A man who drove a rented van into dozens of people on a busy street in Toronto has been sentenced to life in prison.
Alek Minassian was found guilty last year of 10 counts of first-degree murder and 16 counts of attempted murder in relation to the attack on 23 April 2018.
Eight women and two men died when Minassian, then 25, drove into them – angered by women who would not have sex with him, and radicalised by hateful websites.
An 11th woman died more than three years later from injuries she had suffered that day, although she had still been alive when Minassian was convicted, meaning her case was among the counts of attempted murder.
Justice Anne Molloy, sitting in Toronto’s Superior Court, said that Minassian would be eligible to apply for parole after 25 years and that the “number and enormity” of his crimes would be taken into account at that point.
Before she sentenced him, the judge heard emotional testimony from survivors and relatives of those who died in the attack.
Some of the survivors and bystanders told the court they had given first aid to the victims.
They spoke about feeling guilty because they survived, and because they had failed to save more people.
‘I can never understand this horrific, cowardly act’
Tanya Kouzos also tried to save victims and said: “I live with the thought: ‘Was there more I could have done to help?’
“It’s guilt and remorse I still feel, even though [the attack was] caused by another person’s evil choices.”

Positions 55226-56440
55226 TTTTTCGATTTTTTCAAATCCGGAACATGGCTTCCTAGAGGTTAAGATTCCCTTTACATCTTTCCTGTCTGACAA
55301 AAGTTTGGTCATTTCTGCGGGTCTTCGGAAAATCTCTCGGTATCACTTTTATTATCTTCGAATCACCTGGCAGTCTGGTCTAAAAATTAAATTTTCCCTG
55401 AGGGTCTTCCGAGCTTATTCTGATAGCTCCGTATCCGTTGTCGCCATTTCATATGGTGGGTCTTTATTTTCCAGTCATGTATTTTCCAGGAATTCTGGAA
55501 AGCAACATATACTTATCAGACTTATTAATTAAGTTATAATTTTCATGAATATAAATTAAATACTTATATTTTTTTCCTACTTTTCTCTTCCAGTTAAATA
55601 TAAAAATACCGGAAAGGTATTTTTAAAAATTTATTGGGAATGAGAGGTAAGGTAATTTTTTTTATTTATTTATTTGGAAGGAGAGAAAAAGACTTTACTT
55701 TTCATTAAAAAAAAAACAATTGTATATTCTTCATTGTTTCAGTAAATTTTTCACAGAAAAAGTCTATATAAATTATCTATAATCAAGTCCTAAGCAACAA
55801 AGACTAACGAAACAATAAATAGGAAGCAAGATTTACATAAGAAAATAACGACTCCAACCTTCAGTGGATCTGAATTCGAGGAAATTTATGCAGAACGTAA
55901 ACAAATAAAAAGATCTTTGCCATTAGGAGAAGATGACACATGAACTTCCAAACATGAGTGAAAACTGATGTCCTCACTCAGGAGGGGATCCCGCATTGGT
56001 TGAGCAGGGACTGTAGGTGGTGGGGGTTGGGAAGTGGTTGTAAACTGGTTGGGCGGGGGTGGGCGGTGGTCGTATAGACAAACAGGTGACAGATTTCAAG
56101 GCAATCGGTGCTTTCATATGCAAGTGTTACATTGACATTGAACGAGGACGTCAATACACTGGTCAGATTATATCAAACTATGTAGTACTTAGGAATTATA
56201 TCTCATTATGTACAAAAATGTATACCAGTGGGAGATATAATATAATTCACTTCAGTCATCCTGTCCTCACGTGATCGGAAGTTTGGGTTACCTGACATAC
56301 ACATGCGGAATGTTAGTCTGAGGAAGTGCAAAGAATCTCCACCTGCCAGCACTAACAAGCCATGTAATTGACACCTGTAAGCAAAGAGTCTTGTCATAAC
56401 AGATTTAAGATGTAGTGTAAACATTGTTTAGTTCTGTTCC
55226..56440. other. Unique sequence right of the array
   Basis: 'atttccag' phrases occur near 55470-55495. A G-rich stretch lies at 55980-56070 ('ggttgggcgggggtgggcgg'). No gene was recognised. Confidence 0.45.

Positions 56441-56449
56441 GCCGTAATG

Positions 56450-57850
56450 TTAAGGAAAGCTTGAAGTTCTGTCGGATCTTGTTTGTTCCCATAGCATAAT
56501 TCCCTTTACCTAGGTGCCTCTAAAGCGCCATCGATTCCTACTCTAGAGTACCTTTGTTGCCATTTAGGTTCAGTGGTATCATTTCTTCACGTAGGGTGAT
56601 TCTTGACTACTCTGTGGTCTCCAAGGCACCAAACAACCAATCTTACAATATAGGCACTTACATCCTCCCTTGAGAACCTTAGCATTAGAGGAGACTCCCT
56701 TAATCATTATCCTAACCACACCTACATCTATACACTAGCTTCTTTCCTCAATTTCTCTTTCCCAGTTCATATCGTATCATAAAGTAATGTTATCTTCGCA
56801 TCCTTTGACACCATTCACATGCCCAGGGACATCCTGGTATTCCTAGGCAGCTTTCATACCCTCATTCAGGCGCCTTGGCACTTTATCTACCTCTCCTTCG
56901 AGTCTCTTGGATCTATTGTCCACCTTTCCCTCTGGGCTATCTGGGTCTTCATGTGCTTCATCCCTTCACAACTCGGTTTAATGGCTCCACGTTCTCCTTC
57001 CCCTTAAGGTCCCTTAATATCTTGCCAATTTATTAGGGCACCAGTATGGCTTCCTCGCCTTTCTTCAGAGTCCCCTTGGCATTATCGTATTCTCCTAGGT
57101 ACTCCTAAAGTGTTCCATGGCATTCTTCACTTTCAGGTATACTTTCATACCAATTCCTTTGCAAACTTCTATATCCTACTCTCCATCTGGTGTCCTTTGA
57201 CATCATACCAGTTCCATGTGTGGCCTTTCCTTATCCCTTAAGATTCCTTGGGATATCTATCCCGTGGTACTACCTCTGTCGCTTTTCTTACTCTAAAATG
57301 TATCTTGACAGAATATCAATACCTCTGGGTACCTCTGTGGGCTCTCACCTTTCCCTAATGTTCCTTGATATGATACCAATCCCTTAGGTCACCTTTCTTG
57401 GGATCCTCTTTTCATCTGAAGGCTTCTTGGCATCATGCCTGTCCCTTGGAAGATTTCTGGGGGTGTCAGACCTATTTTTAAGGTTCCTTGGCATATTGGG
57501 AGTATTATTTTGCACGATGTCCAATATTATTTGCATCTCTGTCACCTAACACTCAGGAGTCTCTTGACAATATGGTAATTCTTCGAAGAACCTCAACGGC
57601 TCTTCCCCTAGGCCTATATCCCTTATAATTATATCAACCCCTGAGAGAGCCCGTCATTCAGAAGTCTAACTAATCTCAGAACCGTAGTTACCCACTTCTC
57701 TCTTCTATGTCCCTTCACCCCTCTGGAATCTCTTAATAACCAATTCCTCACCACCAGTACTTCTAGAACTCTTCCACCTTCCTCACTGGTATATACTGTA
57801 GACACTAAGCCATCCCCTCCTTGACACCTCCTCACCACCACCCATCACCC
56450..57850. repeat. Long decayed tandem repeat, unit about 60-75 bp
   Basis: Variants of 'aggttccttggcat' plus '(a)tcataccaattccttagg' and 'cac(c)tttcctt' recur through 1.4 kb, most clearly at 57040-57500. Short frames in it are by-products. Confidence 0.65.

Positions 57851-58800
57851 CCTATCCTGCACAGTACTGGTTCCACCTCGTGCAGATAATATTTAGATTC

Other survivors spoke of the physical and psychological damage, while relatives of the dead described the pain of losing loved ones.
Janice Kirby’s mother Geraldine Brady was among those killed and she said: “My heart hurts every day.
“I can never understand this horrific, cowardly act.”
‘She was always hopeful that she would get better’
Amaresh Tesfamariam, a nurse and refugee from Eritrea, was the victim who spent more than three years in hospital before she died of her injuries.
Her niece told the court that the attack had left Ms Tesfamariam a quadriplegic, adding: “She would always, always ask about the other victims and ask about their families.
“She was always hopeful that she would get better.”
According to comments reported by the Canadian Broadcasting Corporation, the judge told them: “You’ve reached into my heart, and touched me in a very profound way.”
Minassian spent much of the hearing staring at the floor and refused to speak when the judge gave him the opportunity.